Nautilus, a new science magazine whose first issue appeared online April 29, has New York Times reporter Dennis Overbye, one of the beat’s veterans, feeling a bit a nostalgic. In a review on Monday, he wrote:
Many science writers at The New York Times, including me, hatched their careers working at a wave of glossy monthly science magazines that were started in the late 1970s and early ’80s, fueled by the belief that curiosity about the universe was not only part of the good life but a necessity in a democratic society facing decisions about nuclear energy, medicine, the space program and the arms race.
The Times started its science section in 1978. A year later the same folks who publish Penthouse brought forth Omni, a mix of science and speculation. In rapid succession the American Association for the Advancement of Science, publisher of the journal Science, started Science79; Time Inc. started Discover; and Science Digest expanded to a full-size glossy magazine. The New York Academy of Sciences published The Sciences.
This profusion led to a hiring frenzy for science journalists, who, for a golden while anyway, had a blast producing magazines on scales of time and money that seem unworldly today.
A decade later most were gone or struggling for lack of advertising, despite circulations in the range of half a million and despite the growing importance of science in an age of climate change, energy crises and AIDS. The lone survivor of that golden era, Discover, has been sold four times. A more recent arrival, Seed, noted for its edginess, exists only online.
The audience has fragmented among stalwarts like National Geographic and Scientific American; blogs; and new-media adventures like the TED talks, the World Science Festival and Edge.org, the online salon, and Simons Science News, a new effort by the mathematician and philanthropist James H. Simons.
It’s easy to sympathize with Overbye. Since the number of science writers and newspaper science sections began to plummet at the end of the ’80s, there has been a sense among the concerned that there is a crisis in science journalism. Thanks to new online ventures like Nautilus, however, that feeling has begun to dissipate.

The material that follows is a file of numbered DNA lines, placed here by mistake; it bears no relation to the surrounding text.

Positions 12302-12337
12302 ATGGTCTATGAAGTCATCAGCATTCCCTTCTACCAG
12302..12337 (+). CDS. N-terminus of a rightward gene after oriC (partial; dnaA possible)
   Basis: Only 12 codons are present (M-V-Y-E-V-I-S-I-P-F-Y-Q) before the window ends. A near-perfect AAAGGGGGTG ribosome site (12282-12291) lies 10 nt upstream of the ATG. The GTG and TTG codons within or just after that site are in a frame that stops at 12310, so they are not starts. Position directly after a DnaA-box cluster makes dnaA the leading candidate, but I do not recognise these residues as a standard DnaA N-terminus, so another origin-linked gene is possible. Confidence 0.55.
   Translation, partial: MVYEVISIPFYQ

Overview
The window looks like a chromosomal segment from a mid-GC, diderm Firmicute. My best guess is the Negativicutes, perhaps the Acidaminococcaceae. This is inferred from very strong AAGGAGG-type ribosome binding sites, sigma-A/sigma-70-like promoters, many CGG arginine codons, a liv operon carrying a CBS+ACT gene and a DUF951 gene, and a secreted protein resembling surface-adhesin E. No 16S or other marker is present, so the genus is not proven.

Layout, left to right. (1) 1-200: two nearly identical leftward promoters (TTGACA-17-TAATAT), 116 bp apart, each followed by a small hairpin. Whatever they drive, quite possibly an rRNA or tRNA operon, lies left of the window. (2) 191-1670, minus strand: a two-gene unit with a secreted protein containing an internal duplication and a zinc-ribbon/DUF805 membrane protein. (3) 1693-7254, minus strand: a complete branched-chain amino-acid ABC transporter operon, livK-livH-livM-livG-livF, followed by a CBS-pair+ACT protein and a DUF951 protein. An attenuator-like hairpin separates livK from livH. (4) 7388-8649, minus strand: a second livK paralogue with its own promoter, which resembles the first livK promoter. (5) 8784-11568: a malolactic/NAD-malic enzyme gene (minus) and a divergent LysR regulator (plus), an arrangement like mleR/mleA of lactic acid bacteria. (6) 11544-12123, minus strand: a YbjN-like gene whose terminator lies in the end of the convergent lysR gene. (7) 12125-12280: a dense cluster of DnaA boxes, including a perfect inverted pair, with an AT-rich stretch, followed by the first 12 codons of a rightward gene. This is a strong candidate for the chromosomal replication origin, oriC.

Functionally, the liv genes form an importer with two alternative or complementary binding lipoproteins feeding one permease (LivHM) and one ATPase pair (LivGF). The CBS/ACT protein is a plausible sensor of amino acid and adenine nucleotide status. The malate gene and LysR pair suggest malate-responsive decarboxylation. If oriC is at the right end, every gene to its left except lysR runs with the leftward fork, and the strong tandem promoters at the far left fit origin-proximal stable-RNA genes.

In fact, some of the blogs that are driving the renaissance in science writing have been around for a decade, and critics have long recognized their role in the revival. As recently as 2009, many experts in the field were only guardedly optimistic about the degree to which such efforts could or would compensate for the cutbacks happening in legacy media, but a lot has changed since then.
Blogs have “won a place at the table,” even in breaking-news situations, and magazines like National Geographic, Discover, Wired, and Scientific American have redoubled their efforts to adapt to the digital age, building outstanding science-blogging communities in the process. Old-timers like The New Yorker and newcomers like The Verge recently launched new science verticals on their websites. Academic magazines like Ensia, which focuses on the environment, are making a play for wider appeal online. NGO-sponosred magazines like the Natural Resources Defense Council’s OnEarth are showing their journalistic chops. And Web-native outlets like InsideClimate News are winning Pulitzers.
Is it too soon to say that the “golden era” of science writing that Overbye misses so much has returned? Perhaps. But the fragmentation of the current media ecosystem that Overbye seemed to worry about is likely a red herring. It’s easier than ever to stumble upon great coverage from a wider variety of sources than ever, and it’s all there at the touch of a button.
Still, Nautilus could mark a new high in science writing’s comeback in the sense that it’s the first outlet dedicated only to science to come out in a while, and it even plans to launch a quarterly print issue. Overbye got his hands on a sample copy and says: “Its 44 thick, color pages have the luxurious productions values of a corporate report.”